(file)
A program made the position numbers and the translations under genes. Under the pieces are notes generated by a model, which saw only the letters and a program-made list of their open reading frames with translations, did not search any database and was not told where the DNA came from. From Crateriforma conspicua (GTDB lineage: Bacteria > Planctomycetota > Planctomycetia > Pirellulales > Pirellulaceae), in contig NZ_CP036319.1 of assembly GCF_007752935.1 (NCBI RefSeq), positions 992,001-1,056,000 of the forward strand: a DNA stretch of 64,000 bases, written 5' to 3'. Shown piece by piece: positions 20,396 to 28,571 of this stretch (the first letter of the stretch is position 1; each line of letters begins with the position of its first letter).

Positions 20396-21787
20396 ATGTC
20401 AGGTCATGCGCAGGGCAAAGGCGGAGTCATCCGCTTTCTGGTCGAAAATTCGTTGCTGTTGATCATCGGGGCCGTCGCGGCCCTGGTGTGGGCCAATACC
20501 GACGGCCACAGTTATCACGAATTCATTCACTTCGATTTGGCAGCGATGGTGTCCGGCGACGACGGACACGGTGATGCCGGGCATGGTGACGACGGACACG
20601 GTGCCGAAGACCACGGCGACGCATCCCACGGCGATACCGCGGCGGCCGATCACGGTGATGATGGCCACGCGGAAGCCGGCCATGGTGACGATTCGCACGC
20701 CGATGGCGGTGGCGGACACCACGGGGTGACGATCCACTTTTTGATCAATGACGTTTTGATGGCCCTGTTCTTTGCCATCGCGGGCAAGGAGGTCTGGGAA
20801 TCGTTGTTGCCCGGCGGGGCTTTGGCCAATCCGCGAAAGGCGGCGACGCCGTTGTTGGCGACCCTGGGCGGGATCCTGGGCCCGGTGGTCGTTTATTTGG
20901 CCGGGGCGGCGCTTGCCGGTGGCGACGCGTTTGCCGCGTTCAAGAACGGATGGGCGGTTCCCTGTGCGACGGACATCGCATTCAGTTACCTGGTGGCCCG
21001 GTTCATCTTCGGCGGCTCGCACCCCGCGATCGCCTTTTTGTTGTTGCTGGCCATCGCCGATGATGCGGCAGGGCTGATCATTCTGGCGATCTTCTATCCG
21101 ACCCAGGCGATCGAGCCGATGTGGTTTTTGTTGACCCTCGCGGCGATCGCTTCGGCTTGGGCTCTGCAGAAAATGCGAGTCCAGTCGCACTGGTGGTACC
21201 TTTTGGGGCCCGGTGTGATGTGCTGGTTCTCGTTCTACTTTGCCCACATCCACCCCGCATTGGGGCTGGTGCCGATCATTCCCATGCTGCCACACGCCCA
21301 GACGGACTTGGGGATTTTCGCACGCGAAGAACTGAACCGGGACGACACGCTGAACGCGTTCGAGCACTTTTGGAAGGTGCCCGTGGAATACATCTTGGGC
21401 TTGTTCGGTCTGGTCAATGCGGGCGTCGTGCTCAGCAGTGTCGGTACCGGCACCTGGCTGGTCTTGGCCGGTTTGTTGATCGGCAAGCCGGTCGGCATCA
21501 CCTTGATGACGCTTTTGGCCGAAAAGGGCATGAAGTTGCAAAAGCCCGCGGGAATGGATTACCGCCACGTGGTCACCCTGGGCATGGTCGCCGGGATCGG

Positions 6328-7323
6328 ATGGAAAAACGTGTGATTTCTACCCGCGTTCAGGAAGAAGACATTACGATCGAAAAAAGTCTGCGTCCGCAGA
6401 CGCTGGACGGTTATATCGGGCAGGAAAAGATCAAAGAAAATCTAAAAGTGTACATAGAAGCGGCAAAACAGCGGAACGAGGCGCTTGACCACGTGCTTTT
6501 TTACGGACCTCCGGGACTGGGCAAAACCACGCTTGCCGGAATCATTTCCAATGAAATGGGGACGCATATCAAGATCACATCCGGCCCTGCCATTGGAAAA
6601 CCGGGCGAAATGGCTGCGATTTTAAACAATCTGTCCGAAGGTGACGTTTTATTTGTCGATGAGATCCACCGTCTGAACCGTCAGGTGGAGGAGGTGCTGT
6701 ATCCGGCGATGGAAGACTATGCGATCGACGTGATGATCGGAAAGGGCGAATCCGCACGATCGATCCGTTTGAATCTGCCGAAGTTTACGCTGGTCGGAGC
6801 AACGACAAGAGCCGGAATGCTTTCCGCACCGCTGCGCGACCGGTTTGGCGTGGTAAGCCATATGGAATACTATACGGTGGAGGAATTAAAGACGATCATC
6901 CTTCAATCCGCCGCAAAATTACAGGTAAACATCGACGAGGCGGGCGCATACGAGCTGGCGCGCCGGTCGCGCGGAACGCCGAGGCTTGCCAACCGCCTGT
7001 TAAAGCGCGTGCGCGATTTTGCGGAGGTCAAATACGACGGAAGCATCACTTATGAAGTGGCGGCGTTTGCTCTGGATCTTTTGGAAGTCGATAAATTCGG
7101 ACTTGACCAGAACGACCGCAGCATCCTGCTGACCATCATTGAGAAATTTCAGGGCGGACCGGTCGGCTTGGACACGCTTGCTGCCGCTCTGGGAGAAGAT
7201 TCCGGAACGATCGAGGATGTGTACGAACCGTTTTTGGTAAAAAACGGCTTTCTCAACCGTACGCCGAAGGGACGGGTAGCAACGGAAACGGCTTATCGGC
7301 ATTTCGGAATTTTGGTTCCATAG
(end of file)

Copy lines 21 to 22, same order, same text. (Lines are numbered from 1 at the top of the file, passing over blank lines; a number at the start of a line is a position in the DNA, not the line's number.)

6701 ATCCGGCGATGGAAGACTATGCGATCGACGTGATGATCGGAAAGGGCGAATCCGCACGATCGATCCGTTTGAATCTGCCGAAGTTTACGCTGGTCGGAGC
6801 AACGACAAGAGCCGGAATGCTTTCCGCACCGCTGCGCGACCGGTTTGGCGTGGTAAGCCATATGGAATACTATACGGTGGAGGAATTAAAGACGATCATC